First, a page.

Sunday, January 26, 2014

26-Jan-14: Sinai's terror problems are now Cairo's nightmares

Police inspect bomb crater after attack on
Cairo Security Directorate building,
downtown Cairo, Friday [Image Source: Reuters]
For the past few years, we have devoted dozens of posts here to the rise of terror in the Sinai peninsula and what this might mean for Israel's security.

Things have gotten better in some ways and worse in others during the past few months. The authorities in Cairo have committed significant forces to the area to reimpose a degree of order, including shutting down many of the tunnels that deliver goods into and out of Gaza, but that also provide Gaza's terror forces with armaments and facilitate interaction among the jihad-mind Islamists on both sides of the Egypt/Gaza border. And there has been a scaling up of the terrorist presence not only in Sinai itself but now - after the overthrow of the Morsi/Moslem Brotherhood regime - in the cities of Egypt.

This past Friday was a very bad day for the Egyptians. An analysis by David Barnett that appears today on the website The National Interest ["Can Egypt Handle Ansar Bait al Maqdis?"], provides a penetrating overview. Barnett is a research associate at the Foundation for Defense of Democracies, where he focuses on Salafi jihadists in Egypt’s Sinai Peninsula. Some extracts:
  • "Shortly after 6:30am in Egypt on Friday, a massive car bomb detonated outside the Cairo Security Directorate. The attack killed at least four people and wounded more than 70, Egypt’s Health Ministry said. 
  • "In the hours that followed at least three additional explosions were reported in the Cairo area with reports of two more fatalities and scores wounded.
  • "In the immediate aftermath of the first attack, some Egypt observers, myself included, said the car bombing was likely the work of the Sinai-based jihadist group Ansar Bait al Maqdis (ABM). In a statement released to jihadist forums Friday night, ABM claimed responsibility for all of the attacks...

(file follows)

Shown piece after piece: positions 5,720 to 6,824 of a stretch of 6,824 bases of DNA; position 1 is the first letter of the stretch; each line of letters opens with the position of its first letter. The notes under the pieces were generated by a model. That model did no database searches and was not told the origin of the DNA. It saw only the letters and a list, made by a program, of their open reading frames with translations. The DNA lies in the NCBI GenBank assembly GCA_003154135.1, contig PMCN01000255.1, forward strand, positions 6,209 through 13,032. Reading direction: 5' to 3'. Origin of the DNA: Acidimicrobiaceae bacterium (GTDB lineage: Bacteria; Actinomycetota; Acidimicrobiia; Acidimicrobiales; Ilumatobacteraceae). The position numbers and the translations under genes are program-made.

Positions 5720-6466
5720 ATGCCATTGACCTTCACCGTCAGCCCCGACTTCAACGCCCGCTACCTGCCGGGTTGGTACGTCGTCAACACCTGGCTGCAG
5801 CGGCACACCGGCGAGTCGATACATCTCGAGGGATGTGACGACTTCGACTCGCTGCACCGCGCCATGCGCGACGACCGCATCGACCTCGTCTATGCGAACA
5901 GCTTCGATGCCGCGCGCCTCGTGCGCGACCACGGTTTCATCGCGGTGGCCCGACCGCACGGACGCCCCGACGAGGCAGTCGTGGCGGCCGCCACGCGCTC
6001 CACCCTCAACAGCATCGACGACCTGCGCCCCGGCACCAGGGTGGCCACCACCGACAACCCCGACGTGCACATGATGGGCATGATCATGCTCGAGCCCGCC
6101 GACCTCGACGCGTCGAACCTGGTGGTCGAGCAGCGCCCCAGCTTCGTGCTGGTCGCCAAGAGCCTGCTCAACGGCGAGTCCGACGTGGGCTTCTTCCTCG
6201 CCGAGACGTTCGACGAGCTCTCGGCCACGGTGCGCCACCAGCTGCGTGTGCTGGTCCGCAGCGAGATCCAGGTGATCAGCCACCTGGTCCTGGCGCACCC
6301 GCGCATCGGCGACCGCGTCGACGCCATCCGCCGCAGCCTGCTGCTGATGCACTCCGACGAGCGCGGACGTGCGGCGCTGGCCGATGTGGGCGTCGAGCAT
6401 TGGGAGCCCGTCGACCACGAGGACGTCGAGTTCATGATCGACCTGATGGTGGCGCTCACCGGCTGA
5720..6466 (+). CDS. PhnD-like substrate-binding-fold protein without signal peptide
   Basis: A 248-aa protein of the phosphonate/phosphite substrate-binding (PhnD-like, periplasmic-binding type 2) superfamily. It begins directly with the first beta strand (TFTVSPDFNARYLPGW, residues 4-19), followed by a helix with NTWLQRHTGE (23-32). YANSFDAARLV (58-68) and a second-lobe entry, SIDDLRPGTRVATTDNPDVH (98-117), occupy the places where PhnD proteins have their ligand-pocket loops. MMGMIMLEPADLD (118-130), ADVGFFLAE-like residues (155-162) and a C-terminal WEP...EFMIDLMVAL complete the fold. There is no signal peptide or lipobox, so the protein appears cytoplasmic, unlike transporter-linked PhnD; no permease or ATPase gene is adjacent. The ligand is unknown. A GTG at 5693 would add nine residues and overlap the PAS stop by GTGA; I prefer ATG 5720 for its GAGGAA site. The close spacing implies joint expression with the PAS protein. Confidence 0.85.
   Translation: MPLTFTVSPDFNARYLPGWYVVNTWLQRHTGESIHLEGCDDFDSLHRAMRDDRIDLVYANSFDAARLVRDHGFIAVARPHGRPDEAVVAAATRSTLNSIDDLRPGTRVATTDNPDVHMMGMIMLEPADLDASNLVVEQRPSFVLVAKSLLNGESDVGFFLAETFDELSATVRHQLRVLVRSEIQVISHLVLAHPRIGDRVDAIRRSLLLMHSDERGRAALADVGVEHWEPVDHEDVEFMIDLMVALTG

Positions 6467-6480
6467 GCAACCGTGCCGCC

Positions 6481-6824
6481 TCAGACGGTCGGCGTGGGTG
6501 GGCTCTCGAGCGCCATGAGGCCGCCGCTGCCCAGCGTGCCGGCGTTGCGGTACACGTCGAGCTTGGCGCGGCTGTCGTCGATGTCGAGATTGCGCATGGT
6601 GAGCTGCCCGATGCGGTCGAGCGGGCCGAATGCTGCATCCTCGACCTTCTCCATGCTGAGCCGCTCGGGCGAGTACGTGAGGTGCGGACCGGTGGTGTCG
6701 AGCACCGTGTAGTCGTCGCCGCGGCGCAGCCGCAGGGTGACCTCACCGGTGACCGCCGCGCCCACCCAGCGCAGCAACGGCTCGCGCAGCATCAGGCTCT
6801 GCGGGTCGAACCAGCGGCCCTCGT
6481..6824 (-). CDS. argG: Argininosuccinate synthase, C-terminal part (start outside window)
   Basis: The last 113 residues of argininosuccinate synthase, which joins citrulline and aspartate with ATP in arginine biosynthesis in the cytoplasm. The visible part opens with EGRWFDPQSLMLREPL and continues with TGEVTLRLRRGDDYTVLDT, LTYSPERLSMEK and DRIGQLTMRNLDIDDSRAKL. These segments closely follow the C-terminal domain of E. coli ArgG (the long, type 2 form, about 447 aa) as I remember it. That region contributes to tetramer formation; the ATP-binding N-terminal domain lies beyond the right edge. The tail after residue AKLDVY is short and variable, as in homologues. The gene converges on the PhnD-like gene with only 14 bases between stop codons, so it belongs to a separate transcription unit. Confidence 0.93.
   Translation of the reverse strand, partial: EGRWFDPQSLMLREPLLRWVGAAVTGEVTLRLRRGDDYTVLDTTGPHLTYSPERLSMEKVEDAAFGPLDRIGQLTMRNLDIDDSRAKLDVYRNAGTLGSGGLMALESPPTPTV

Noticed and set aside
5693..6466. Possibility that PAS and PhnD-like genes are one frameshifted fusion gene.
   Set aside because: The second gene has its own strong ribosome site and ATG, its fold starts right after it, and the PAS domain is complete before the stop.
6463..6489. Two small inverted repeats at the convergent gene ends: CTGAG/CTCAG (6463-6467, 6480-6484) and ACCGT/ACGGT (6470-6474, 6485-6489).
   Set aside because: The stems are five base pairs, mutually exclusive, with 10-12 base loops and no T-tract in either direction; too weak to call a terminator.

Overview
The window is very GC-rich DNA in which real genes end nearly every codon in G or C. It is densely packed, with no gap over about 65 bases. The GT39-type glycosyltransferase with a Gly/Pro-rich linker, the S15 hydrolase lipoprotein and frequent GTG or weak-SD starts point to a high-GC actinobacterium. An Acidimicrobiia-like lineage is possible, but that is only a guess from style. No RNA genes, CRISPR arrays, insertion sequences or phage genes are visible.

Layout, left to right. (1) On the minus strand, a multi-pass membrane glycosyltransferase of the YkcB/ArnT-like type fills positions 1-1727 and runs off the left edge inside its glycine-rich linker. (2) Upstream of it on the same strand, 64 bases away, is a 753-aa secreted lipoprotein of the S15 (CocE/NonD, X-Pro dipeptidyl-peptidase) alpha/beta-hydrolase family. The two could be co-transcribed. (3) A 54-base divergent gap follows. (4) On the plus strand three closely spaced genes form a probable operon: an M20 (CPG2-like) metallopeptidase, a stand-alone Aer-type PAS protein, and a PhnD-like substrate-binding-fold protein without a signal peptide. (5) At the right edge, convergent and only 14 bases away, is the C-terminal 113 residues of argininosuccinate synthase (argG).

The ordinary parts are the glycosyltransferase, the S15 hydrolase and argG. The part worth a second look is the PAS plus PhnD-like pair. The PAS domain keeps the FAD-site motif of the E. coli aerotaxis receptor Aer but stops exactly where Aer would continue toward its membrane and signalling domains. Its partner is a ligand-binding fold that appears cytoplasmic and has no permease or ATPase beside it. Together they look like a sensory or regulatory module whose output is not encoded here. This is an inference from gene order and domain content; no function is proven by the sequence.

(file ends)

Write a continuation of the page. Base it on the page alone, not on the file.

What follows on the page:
• "With crowds calling for the Muslim Brotherhood’s “execution" after Friday’s attack... it makes sense politically for the government to blame supporters of fallen Muslim Brotherhood president Mohammed Morsi, who continue to partake in efforts to delegitimize the new regime. This is why Cairo, which believes it is in an existential battle, declared the Brotherhood a terrorist organization shortly after the Mansoura bombing [we reported on that here: "24-Dec-13: Violent chaos in Egypt escalates to more chaotic and considerably more violent"].
  • "Cairo’s current approach, in other words, may not be properly addressing the serious jihadist threat to Egypt that was once clearly limited to the Sinai Peninsula, but has now reached across the Suez Canal. Recent admissions by Egyptian officials indicate that Sinai jihadists have been avoiding security sweeps and reaching the Nile Delta and Cairo, among other locations. This, along with Friday’s attacks, raises serious questions as to whether enough resources are being deployed to deal with Egypt’s growing jihadist problem, particularly as these forces display an ability to adapt to ongoing Egyptian military operations.
In the hours since the article appeared, events in Sinai have heated up still further.
  • Twenty-nine people were killed during anti-government marches on Saturday [Reuters], three years to the day after President Hosni Mubarak was overthrown. 
  • An Egyptian military helicopter has crashed and its crew is missing in the northern Sinai Peninsula where its forces are battling Islamic militants. This happened near the Sinai village of el-Kharouba. 
  • And in the city of Suez, a car bomb exploded outside a Central Security Forces (CSF) camp, also on Saturday [Al Ahram's Online website], injuring 16 people and underscoring the sense that events are spinning out of control.

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